Sweet Tooth is Jeff Lemire's magnum opus, which just keeps getting better and better. Severed is a Scott Snyder horror project involving cannibals. Mystic is G. Willow Wilson's fantastic mini-series that I wish could go on forever instead of being a mini-series. It may be the best book of the year, due in no small part to the wonderful art by David Lopez and gorgeous colours by Nathan Fairbairn. Superior is the long-delayed Mark Millar/Leinil Yu fantasy about a boy who gets transformed into his favourite movie superhero, an analogue of Superman/Captain Marvel. I believe this is the penultimate issue.

Finally, IDW has a graphic novel called All-Ghouls School that might be worth a look.  I'm not going to pick it up right away, mostly because I can't afford it right now when there are so many other books on my waiting list (more on that later). But it looks like it could be fun. There's a cheesy trailer for the book here.

Full list of new releases is here.

Saturday, October 1, 2011

DC New 52 debriefing + a mini Daredevil review + indie October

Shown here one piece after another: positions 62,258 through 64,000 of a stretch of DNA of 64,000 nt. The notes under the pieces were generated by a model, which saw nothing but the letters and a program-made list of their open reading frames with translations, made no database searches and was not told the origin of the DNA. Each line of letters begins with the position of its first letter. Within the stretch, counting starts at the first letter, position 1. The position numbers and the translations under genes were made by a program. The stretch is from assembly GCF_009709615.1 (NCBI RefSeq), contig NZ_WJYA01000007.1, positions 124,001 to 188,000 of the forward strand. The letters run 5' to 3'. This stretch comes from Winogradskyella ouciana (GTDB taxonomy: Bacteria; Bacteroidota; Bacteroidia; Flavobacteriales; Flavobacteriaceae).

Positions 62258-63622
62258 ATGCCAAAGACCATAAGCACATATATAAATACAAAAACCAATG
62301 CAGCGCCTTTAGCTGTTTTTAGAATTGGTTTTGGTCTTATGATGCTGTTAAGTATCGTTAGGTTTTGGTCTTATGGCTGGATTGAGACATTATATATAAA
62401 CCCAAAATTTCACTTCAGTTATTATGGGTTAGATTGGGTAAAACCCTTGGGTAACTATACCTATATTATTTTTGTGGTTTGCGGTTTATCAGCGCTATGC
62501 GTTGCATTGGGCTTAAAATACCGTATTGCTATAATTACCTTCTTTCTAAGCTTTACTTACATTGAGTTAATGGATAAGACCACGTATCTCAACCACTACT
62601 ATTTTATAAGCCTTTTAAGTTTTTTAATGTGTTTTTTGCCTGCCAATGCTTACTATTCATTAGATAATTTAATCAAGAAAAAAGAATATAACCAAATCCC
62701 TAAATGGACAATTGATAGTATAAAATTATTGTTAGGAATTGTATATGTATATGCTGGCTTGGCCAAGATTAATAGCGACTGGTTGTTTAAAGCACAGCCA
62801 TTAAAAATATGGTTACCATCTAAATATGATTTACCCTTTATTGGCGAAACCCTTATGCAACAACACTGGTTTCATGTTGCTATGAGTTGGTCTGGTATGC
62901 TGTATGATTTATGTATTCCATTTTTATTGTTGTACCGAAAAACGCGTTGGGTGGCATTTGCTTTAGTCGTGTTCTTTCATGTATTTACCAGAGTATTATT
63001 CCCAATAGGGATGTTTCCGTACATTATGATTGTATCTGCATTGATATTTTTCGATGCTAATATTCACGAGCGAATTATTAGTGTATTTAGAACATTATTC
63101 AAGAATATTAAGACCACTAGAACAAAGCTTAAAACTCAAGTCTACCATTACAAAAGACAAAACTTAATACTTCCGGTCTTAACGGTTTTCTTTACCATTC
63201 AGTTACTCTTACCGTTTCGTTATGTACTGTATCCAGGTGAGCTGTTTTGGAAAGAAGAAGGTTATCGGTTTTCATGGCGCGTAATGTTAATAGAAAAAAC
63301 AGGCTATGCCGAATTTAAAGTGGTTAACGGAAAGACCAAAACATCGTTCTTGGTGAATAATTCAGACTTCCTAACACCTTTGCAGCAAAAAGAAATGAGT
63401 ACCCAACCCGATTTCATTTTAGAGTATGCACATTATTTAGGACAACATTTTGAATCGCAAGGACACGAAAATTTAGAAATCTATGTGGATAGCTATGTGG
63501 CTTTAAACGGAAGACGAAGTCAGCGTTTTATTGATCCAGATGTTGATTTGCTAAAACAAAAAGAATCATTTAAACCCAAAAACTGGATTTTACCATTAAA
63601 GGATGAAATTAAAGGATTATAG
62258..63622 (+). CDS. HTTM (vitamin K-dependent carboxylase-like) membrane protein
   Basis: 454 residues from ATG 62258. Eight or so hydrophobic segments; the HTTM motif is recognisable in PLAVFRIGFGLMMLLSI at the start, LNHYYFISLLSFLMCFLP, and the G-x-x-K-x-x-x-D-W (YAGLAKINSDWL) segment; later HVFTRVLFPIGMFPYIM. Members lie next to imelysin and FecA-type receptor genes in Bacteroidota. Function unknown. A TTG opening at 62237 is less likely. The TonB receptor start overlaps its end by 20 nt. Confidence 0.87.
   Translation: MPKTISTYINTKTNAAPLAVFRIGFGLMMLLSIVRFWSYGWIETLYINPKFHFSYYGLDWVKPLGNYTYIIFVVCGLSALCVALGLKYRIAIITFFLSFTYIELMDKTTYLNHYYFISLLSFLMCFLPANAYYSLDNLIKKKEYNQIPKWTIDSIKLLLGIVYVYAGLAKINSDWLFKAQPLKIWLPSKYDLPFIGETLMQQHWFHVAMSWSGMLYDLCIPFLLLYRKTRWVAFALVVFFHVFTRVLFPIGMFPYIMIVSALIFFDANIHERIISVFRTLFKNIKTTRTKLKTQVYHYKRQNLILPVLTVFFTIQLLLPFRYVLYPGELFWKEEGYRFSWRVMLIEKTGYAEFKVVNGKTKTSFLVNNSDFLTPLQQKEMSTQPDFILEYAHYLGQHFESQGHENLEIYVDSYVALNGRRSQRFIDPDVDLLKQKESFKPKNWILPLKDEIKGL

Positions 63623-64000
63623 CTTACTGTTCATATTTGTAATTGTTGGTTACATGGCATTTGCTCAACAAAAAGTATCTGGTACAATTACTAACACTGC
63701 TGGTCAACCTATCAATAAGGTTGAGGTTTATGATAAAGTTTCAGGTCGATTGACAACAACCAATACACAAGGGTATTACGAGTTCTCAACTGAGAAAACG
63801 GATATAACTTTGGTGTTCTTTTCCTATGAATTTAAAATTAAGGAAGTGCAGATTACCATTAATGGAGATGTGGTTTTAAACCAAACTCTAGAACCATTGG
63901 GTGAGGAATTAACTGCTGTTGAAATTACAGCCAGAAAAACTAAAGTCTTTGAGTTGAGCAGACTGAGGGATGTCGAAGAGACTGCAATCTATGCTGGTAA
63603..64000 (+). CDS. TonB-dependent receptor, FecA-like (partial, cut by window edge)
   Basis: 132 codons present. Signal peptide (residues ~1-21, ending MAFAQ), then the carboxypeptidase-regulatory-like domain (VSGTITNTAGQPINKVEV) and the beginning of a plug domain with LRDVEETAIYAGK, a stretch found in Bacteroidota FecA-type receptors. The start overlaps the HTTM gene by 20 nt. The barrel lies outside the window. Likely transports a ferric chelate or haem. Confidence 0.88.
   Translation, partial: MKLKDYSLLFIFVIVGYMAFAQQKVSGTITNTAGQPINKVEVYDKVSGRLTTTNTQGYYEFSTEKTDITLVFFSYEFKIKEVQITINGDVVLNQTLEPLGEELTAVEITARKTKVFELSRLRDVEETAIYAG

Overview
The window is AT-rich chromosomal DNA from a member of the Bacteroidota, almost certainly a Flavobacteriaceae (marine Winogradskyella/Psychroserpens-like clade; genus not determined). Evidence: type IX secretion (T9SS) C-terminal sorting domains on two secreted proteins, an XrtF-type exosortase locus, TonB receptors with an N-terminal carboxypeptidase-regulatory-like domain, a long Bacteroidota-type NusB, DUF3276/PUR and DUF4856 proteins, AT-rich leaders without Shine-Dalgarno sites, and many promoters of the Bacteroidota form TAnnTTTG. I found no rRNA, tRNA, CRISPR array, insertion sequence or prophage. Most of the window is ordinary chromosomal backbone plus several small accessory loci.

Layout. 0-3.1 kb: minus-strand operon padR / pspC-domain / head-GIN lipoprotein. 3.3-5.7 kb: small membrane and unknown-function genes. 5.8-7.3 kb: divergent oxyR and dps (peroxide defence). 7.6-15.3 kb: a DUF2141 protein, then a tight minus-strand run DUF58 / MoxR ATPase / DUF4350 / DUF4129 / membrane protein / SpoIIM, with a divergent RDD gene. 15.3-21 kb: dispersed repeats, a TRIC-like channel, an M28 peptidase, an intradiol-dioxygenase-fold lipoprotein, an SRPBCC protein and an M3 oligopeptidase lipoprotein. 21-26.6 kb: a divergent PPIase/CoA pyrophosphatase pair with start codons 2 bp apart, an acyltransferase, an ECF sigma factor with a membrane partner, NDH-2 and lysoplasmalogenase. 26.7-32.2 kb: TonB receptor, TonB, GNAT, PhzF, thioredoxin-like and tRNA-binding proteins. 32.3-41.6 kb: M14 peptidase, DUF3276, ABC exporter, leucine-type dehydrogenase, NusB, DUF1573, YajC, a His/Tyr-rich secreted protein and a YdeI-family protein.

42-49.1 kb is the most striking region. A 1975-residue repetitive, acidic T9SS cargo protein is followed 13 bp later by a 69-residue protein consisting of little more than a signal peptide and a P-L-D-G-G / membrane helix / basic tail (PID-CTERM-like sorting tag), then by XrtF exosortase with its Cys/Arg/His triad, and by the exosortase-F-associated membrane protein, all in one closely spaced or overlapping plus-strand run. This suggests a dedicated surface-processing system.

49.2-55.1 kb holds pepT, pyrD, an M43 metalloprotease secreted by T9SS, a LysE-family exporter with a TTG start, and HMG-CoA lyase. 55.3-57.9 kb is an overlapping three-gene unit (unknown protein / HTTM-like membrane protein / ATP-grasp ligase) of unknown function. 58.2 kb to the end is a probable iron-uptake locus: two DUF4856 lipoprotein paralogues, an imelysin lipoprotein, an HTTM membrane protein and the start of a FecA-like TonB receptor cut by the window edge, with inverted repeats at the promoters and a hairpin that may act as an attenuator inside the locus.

Phew. September is over. One month of relentless hype, debate, outrage, excitement, confusion and snark. Fifty-two new #1s, all sold out. A tremendous success in terms of initial sales. And there's no doubt about it, DC has dominated the comics internet. To the point where maybe we're a little exhausted and sick of hearing about them.

It's going to take a lot more hindsight before we can fully grasp what just happened and start to analyze its full implications. But I can tell you this: The dude who runs the comic book store I got to told me that before September they had about 90 reserves (i.e., clients who subscribe to books and have them set aside for them until they can pick them up) and now they have over 150. So it seems like a lot of these new readers, wherever they're coming from, are in it for more than just the first issues.

I'm impressed. I wasn't at all convinced that this would work. I'm still not sure that this is an altogether positive things in the long run as far as what I personally want out of mainstream super-hero comic books from the Big Two, but I have to admit that DC seems to have hit its short term goals. Remains to be seen whether they'll be able to turn these into a viable long-term strategy.

Out of the new 52, I only read 13 books. Here they are, sorted from best to worst:

1. Animal Man
2. Swamp Thing
3. Wonder Woman
4. Batman
5. Action Comics
6. Frankenstein, Agent of SHADE
7. Batgirl
8. Demon Knights
9. Fury of Firestorm
10. Supergirl
11. Static Shock
12. Stormwatch
13. Justice League

Of these 13, only Justice League was a true stinker. The top 4 were excellent. The next 5 were okay. The bottom four books are off my pull list. I'm going to stick with the other 9 for at least a few more issues to see where they're going.